After the Constitution was ratified, the Electoral College underwent additional modifications. These changes were spurred by something the framers hadn’t anticipated—the rise in early 1790s of two competing political parties, the Federalists and the Democratic-Republicans. Largely driven by a quest for political power, partisans sought tactical advantages, changing the way their states chose electors, having electoral candidates run not as individuals but as a slate, and tinkering with winner-take-all systems within their states. The infusion of party politics caused the Electoral College to misfire: In 1796, a Democratic-Republican, Thomas Jefferson, ended up serving as Vice President to a Federalist President, John Adams.  In 1800, Jefferson and his running mate Aaron Burr received the same number of electoral votes, causing a constitutional crisis that nearly led to bloodshed. In response, in 1804, the 12th Amendment was adopted, the most important feature of which was requiring electors to cast separate ballots for the president and vice president. As a result, presidential contests became more democratic and partisan affairs, a development that allowed the winners to claim popular mandates that they used to push policy initiatives. This turn of events not only allowed emboldened presidents to challenge congressional power, it also gave them greater control over the executive branch, for the Vice President was no longer the second-place finisher among a host of virtuous candidates, but instead was a mere running mate who could never claim to have been an elector’s choice for president.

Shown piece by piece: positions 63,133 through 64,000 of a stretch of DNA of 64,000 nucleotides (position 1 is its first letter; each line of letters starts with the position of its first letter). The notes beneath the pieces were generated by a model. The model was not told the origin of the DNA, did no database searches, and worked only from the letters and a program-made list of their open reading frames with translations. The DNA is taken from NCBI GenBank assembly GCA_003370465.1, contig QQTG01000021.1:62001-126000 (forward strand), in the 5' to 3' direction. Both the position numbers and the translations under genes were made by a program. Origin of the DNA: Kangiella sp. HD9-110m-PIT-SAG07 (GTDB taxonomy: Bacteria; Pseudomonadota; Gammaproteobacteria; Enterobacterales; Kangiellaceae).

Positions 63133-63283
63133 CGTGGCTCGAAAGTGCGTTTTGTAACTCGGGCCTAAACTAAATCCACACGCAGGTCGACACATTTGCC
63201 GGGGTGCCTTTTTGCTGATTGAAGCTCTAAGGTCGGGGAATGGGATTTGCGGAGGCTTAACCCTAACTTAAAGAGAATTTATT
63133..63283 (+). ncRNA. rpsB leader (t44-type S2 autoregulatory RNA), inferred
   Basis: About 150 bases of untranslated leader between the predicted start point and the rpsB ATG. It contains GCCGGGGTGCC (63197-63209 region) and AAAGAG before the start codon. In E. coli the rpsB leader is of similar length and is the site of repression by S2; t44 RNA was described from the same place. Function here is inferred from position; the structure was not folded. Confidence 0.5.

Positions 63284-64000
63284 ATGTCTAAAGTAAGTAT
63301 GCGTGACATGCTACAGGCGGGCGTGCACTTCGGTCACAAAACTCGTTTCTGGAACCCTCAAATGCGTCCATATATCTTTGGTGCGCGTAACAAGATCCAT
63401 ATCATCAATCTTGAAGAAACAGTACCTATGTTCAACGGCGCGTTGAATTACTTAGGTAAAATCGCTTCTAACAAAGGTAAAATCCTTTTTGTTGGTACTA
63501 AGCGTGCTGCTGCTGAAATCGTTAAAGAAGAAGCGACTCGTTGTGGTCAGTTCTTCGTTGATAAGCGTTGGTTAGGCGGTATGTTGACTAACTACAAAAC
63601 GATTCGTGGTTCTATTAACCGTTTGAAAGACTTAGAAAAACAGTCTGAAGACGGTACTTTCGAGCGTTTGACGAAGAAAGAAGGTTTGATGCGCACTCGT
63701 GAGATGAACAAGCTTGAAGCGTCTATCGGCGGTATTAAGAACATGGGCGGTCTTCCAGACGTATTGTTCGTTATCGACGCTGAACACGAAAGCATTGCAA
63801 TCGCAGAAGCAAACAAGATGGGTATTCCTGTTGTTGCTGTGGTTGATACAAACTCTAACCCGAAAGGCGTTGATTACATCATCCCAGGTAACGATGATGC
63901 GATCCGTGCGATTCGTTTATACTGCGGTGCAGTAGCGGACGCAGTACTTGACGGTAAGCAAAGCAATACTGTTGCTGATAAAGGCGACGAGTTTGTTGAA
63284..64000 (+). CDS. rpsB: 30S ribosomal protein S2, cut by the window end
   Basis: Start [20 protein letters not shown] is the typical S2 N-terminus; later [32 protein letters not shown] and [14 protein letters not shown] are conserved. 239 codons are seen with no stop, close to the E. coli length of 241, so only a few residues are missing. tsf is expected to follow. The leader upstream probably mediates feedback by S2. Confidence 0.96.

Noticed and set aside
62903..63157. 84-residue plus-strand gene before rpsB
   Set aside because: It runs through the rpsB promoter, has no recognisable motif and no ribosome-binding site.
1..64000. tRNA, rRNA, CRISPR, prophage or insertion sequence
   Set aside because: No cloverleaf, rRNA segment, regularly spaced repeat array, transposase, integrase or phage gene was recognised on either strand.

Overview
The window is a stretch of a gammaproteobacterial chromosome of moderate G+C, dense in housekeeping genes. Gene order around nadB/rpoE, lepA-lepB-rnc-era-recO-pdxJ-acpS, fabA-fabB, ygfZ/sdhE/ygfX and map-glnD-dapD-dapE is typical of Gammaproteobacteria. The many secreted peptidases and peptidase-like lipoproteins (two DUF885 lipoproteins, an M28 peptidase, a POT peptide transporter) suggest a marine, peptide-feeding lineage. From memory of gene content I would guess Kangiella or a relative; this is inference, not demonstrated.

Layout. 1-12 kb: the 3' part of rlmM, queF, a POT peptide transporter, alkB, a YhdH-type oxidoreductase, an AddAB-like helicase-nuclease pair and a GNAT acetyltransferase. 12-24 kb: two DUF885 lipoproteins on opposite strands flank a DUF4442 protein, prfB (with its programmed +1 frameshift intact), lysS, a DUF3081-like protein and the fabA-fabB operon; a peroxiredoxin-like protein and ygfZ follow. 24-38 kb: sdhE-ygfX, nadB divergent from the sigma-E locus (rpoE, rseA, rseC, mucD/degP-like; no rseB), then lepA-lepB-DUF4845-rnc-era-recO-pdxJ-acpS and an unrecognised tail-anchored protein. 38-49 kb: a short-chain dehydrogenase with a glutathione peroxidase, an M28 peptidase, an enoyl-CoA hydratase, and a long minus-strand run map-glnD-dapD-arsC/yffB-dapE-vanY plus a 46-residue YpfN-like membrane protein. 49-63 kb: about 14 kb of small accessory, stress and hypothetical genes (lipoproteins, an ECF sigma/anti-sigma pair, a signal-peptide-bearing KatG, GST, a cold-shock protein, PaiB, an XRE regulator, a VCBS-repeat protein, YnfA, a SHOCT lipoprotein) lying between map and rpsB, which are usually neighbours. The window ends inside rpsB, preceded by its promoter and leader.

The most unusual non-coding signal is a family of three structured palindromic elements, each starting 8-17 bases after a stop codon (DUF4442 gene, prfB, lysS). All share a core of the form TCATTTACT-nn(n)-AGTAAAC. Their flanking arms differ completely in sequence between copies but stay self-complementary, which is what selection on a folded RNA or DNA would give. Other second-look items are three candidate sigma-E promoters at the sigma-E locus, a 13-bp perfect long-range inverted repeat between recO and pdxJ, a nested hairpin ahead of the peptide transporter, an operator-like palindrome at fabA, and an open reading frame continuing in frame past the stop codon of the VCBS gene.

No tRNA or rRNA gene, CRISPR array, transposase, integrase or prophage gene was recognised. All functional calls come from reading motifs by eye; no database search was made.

If the 12th Amendment signaled the democratization of presidential elections, why didn’t they just scrap the Electoral College altogether and replace it with a popular vote? A review of the original convention debates provides the answer: Southern states, with their large but disfranchised slave populations, would have been disadvantaged by such an arrangement. The 12th Amendment changed many things, but it did not alter the fact that when it came to divvying up electoral votes, states were allowed to count virtually all of their residents (or, in the case of enslaved African Americans, three-fifths  of them), even if many of those residents enjoyed no political rights. The adoption of the popular vote in the early 19th century would not have ended slavery, but it would have encouraged states to expand the franchise, for the more votes their residents cast, the greater their political clout. This line of reasoning is still true today—under a popular vote system, states would have an incentive to increase voter turnout.

Tinkering with the Electoral College continued into the 19th– and even 20th centuries, proof that previous generations did not regard it as something writ in lightening. The Founders, in particular, were willing to embrace change when it was necessary or advantageous to do so. Why was that the case? Perhaps they were more risk-tolerant—indeed, many of them literally had been armed revolutionaries. Or maybe it was because they could not employ the ruse of “appealing to authority” when other arguments failed them—the Founders did not have Founders to use as an intellectual crutch. Whatever the reason, they were willing to alter their system of governance when it was out of kilter with the world in which they lived. Like them, we should assess the Electoral College on the extent to which it aligns with our sensibilities and realities, and the fact that we do not employ anything like the Electoral College in any other contest attests to how poorly it comports with our contemporary values.